Clinical Studies and Case Reports

On this site you will find clinical studies with cannabis or single cannabinoids in different diseases and case reports on the use of cannabis by patients.
You may search for diseases (indications), authors, medication, study design (controlled study, open trial, case report etc.) and other criteria.




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TitleUsing cannabis to help you sleep: heightened frequency of medical cannabis use among those with PTSD.
Author(s)Bonn-Miller MO, Babson KA, Vandrey R.
Journal, Volume, Issue Drug Alcohol Depend 2014;136:162-5.
Major outcome(s)Patients with high PTSD scores were more likely to use cannabis to improve sleep, and for coping reasons more generally.
IndicationPosttraumatic stress disorderAbstract
MedicationCannabis

BACKGROUND: The use of cannabis for medical purposes is proliferating in the U.S., and PTSD is an explicitly approved condition for accessing medical cannabis in 5 states. Prior research suggests that people with PTSD often use cannabis to help cope with their condition, and that doing so results in more frequent and problematic cannabis use patterns. Specific coping motivations, such as sleep improvement, among medical cannabis users, have not been examined. METHODS: The present study evaluated specific coping use motivations, frequency of cannabis and alcohol use, and mental health among a convenience sample of patients (N=170) at a medical cannabis dispensary in California.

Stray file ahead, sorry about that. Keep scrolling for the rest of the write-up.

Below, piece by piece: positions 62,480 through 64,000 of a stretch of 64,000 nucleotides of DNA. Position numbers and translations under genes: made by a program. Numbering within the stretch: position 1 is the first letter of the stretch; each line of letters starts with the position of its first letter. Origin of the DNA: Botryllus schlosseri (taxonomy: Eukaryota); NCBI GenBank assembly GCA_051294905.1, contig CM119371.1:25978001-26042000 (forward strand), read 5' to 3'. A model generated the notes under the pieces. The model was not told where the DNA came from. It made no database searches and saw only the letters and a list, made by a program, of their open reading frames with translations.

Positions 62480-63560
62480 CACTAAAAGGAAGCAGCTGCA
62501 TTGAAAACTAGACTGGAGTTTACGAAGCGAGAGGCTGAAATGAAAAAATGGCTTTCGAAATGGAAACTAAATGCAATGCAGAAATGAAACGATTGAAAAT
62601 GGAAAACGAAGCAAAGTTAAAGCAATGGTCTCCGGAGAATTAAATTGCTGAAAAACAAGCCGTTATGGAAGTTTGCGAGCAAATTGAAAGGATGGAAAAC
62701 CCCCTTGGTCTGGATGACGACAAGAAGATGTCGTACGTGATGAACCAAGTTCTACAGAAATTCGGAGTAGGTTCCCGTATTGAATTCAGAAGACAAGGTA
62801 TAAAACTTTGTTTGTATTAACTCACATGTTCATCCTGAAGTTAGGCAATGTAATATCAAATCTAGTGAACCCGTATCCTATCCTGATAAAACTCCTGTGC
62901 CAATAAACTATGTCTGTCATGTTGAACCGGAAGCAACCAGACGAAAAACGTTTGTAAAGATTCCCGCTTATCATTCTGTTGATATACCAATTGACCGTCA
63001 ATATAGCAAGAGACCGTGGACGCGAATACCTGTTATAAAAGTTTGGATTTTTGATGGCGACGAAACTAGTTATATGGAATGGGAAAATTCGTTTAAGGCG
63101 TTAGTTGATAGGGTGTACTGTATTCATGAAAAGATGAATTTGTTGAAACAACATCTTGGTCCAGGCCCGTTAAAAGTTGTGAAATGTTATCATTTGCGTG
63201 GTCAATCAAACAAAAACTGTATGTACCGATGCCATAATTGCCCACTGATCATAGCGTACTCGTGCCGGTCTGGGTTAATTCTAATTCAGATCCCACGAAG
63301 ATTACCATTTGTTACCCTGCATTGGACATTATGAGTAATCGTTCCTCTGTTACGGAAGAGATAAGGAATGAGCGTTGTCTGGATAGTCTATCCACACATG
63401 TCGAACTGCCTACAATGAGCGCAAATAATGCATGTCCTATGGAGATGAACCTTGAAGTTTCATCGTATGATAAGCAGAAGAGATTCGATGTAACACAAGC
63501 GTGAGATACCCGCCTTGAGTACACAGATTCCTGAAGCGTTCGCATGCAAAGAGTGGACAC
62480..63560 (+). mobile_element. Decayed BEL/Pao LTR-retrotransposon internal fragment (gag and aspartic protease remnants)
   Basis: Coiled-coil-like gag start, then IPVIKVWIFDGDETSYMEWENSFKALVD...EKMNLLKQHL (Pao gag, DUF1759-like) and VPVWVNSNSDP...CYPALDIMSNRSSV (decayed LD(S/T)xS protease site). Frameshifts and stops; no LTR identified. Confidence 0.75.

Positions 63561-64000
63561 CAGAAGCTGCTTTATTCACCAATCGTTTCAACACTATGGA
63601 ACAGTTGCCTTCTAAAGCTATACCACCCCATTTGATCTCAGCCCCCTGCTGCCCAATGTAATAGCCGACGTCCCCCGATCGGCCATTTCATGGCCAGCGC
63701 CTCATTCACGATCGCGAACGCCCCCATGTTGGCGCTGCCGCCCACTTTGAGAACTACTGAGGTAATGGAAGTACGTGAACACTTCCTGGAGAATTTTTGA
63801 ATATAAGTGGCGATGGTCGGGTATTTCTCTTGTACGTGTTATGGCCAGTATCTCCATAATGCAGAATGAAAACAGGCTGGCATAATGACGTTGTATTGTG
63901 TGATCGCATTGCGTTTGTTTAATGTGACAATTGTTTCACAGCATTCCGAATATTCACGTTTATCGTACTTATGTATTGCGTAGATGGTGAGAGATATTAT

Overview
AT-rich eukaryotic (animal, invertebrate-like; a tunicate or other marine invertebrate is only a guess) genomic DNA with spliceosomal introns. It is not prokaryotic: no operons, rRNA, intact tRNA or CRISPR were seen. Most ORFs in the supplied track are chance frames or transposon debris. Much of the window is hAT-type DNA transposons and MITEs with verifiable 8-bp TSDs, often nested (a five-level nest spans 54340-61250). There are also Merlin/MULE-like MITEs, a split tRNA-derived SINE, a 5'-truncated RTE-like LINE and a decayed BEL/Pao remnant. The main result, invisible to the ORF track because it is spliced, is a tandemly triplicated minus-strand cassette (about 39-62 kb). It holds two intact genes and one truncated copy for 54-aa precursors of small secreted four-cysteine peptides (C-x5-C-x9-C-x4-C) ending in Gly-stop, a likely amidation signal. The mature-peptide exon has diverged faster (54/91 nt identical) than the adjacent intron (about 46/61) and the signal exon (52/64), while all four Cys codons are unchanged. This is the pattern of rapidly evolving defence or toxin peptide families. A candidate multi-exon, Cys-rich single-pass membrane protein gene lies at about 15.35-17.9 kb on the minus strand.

RESULTS: Those with high PTSD scores were more likely to use cannabis to improve sleep, and for coping reasons more generally, compared with those with low PTSD scores. Cannabis use frequency was greater among those with high PTSD scores who used for sleep promoting purposes compared with those with low PTSD scores or those who did not use for sleep promoting purposes. CONCLUSIONS: Consistent with prior research, this study found increased rates of coping-oriented use of cannabis and greater frequency of cannabis use among medical users with high PTSD scores compared with low PTSD scores. In addition, sleep improvement appears to be a primary motivator for coping-oriented use. Additional research is needed to examine the health consequences of this pattern of cannabis use and whether alternative sleep promoting interventions (e.g. CBT-I) could reduce the reliance on cannabis for adequate sleep among those with PTSD.

Route(s)Inhalation
Dose(s)
Duration (days)
Participants170 patients with post traumatic stress disorder
DesignSurvey
Type of publicationMedical journal
Address of author(s)Center for Innovation to Implementation and National Center for PTSD, VA Palo Alto Health Care System, 795 Willow Road, Menlo Park, CA 94025, USA
Full textwww.ncbi.nlm.nih.gov/pubmed/24412475

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